Go local in Clayton Park | Buy Local | Halifax, Nova Scotia | THE COAST

Go local in Clayton Park

Clayton Park stretches from Fairview to Bayer's Lake. We zeroed in on these pleasant merchants.

Ritual Studio
480 Parkland Drive,

Sadly, popular coffee house The Almond Cafe is now closed, but just down the plaza is the Ritual Tanning and Vibration Salon, where two lovely and bronzed ladies with startlingly white smiles, clad in black, will tan you up and whiten your teeth. Be sure to check out the T-Zone Vibration Technology, which they say will increase muscle strength, build bone mass density, improve flexibility, improve circulation and turn you into a nine-year-old Hindu boy. (Just kidding about that last part.)

Simmons Mattress Factory
172 Chain Lake Drive,

Though the name on the sign is a brand recognized nationally, the Simmons Mattress Gallery is a free-standing Simmons specialty store. "I do all my own marketing, organize my own promotions, choose my own products and models," says co-owner, president and general manager Jordanna Caine, who you might recognize from her wacky TV commercials. "We are renovating the store to have the same signage and look as the new Simmons Mattress Gallery stores that are opening---so there is definitely some unity between the galleries, but we are still independents rather than a chain." The store is just coming to the end of a series of renovations, to prepare for a big April 10 grand re-opening, with deals on "Simmons, Natura latex mattresses, adjustable beds and solid wood, Canadian made furniture," says Caine. "It's going to be a big month and a great opportunity for people to get into one of the specialty or high-end Simmons mattresses at a greatly reduced price." Also expect to see a 12-foot-high inflatable bowling ball and pins in front of the store. No, we're not kidding.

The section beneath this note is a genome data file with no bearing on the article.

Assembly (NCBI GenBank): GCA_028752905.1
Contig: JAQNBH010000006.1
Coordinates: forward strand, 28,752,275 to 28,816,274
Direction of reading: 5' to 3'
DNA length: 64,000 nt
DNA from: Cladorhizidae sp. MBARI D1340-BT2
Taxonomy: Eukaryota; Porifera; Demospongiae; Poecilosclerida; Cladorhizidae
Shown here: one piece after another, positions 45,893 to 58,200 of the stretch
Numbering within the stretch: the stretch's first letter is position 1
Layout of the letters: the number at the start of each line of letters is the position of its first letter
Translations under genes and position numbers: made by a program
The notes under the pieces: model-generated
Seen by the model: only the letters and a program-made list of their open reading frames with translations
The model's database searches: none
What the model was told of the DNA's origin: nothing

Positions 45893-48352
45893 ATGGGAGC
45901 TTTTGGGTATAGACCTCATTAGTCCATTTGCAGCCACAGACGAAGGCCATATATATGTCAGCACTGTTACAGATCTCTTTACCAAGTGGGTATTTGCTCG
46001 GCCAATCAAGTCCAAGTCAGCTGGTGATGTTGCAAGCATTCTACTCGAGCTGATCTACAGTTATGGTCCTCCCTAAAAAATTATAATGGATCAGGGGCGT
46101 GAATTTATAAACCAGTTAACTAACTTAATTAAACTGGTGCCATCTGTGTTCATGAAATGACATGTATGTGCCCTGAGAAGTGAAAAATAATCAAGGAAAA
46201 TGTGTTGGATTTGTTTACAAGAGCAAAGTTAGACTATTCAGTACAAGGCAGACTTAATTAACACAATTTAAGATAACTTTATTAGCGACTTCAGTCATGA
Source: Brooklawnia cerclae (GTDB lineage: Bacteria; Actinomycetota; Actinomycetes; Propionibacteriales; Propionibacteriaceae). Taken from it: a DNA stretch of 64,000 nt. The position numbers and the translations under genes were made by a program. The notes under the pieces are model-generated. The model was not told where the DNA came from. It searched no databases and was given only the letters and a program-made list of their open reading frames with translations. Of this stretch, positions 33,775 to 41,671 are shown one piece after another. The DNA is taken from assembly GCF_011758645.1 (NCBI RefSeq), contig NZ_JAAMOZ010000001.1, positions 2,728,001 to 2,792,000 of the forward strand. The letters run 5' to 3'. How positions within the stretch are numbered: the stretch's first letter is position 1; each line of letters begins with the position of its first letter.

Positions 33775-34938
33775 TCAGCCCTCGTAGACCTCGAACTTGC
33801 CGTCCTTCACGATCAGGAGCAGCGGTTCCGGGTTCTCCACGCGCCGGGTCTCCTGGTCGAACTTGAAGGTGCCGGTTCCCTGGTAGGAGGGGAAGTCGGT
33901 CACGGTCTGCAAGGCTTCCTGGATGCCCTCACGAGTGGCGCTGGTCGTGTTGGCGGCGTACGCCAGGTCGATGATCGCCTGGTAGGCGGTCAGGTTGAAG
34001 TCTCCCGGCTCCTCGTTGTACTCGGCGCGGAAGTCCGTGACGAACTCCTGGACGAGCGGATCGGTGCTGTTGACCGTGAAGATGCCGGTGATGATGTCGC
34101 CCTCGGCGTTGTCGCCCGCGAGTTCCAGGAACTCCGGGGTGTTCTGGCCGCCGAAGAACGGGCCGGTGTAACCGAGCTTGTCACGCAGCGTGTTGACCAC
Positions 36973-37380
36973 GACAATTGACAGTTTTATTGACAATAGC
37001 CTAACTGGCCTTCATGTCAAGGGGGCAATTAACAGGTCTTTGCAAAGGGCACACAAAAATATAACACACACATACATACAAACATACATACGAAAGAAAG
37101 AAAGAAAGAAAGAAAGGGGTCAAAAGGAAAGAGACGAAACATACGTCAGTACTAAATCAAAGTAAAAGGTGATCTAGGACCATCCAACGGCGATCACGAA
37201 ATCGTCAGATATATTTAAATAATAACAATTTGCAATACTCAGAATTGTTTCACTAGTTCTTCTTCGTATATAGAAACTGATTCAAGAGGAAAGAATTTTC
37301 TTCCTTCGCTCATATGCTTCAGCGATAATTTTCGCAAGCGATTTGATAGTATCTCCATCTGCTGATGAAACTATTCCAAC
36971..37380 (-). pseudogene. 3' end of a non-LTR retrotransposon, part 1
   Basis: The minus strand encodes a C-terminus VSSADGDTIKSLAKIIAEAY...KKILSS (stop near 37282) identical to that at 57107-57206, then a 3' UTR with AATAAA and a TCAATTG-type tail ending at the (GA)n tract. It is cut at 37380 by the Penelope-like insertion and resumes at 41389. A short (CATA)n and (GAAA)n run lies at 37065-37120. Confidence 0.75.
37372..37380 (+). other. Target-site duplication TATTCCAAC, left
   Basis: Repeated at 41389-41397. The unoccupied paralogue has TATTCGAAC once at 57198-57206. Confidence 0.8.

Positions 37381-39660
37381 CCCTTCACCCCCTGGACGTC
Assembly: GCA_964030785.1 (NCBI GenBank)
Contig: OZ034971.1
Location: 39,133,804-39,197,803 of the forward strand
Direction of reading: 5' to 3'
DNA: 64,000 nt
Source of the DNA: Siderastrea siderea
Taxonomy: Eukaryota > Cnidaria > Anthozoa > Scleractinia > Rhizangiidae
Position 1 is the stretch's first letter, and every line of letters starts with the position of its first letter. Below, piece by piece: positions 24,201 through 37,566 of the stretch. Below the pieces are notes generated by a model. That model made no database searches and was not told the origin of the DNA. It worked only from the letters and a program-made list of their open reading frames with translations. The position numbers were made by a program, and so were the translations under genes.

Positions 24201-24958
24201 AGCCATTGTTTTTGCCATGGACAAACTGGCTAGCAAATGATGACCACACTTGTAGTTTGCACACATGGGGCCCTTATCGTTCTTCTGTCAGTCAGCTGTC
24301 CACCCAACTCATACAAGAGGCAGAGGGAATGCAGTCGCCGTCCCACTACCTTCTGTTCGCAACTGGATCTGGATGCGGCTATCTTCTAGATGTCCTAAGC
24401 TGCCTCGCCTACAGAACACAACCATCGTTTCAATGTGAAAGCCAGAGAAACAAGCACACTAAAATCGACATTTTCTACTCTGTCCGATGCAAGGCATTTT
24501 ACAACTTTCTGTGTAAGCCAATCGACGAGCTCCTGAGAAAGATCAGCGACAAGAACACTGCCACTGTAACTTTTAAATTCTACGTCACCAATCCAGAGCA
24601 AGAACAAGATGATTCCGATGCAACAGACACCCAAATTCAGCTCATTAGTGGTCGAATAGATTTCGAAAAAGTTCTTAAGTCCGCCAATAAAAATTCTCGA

The Indian Buffet
8 Oland Crescent,